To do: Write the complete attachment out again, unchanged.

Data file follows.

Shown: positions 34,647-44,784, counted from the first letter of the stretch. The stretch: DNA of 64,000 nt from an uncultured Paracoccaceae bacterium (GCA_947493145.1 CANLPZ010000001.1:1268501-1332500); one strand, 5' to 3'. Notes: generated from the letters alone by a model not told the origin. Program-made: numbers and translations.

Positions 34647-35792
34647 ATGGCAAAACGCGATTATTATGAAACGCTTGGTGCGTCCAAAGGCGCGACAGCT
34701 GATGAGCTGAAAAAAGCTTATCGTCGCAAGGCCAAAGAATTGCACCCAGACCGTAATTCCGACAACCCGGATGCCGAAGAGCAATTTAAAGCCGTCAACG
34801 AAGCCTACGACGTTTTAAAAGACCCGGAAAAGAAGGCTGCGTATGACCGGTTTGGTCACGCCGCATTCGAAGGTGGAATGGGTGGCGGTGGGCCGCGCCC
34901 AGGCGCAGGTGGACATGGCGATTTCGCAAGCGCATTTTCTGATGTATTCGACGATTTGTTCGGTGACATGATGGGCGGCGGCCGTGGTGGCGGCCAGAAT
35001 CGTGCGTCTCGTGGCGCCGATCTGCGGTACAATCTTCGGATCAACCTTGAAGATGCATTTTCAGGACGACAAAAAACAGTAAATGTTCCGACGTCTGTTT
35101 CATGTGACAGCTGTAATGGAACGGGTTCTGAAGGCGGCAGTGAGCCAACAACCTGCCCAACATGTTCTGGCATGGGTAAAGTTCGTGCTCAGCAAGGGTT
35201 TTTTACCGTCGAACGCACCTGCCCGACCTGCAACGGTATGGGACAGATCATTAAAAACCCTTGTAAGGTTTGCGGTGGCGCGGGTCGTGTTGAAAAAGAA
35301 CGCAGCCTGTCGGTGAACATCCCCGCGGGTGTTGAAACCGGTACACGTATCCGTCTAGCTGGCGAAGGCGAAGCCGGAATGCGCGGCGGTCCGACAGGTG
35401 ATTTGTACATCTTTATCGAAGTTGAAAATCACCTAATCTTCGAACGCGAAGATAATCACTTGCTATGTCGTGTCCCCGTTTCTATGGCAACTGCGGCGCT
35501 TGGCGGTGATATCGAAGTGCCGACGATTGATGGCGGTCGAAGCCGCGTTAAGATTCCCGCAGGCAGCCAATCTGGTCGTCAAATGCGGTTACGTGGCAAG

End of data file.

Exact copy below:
Shown: positions 34,647-44,784, counted from the first letter of the stretch. The stretch: DNA of 64,000 nt from an uncultured Paracoccaceae bacterium (GCA_947493145.1 CANLPZ010000001.1:1268501-1332500); one strand, 5' to 3'. Notes: generated from the letters alone by a model not told the origin. Program-made: numbers and translations.

Positions 34647-35792
34647 ATGGCAAAACGCGATTATTATGAAACGCTTGGTGCGTCCAAAGGCGCGACAGCT
34701 GATGAGCTGAAAAAAGCTTATCGTCGCAAGGCCAAAGAATTGCACCCAGACCGTAATTCCGACAACCCGGATGCCGAAGAGCAATTTAAAGCCGTCAACG
34801 AAGCCTACGACGTTTTAAAAGACCCGGAAAAGAAGGCTGCGTATGACCGGTTTGGTCACGCCGCATTCGAAGGTGGAATGGGTGGCGGTGGGCCGCGCCC
34901 AGGCGCAGGTGGACATGGCGATTTCGCAAGCGCATTTTCTGATGTATTCGACGATTTGTTCGGTGACATGATGGGCGGCGGCCGTGGTGGCGGCCAGAAT
35001 CGTGCGTCTCGTGGCGCCGATCTGCGGTACAATCTTCGGATCAACCTTGAAGATGCATTTTCAGGACGACAAAAAACAGTAAATGTTCCGACGTCTGTTT
35101 CATGTGACAGCTGTAATGGAACGGGTTCTGAAGGCGGCAGTGAGCCAACAACCTGCCCAACATGTTCTGGCATGGGTAAAGTTCGTGCTCAGCAAGGGTT
35201 TTTTACCGTCGAACGCACCTGCCCGACCTGCAACGGTATGGGACAGATCATTAAAAACCCTTGTAAGGTTTGCGGTGGCGCGGGTCGTGTTGAAAAAGAA
35301 CGCAGCCTGTCGGTGAACATCCCCGCGGGTGTTGAAACCGGTACACGTATCCGTCTAGCTGGCGAAGGCGAAGCCGGAATGCGCGGCGGTCCGACAGGTG
35401 ATTTGTACATCTTTATCGAAGTTGAAAATCACCTAATCTTCGAACGCGAAGATAATCACTTGCTATGTCGTGTCCCCGTTTCTATGGCAACTGCGGCGCT
35501 TGGCGGTGATATCGAAGTGCCGACGATTGATGGCGGTCGAAGCCGCGTTAAGATTCCCGCAGGCAGCCAATCTGGTCGTCAAATGCGGTTACGTGGCAAG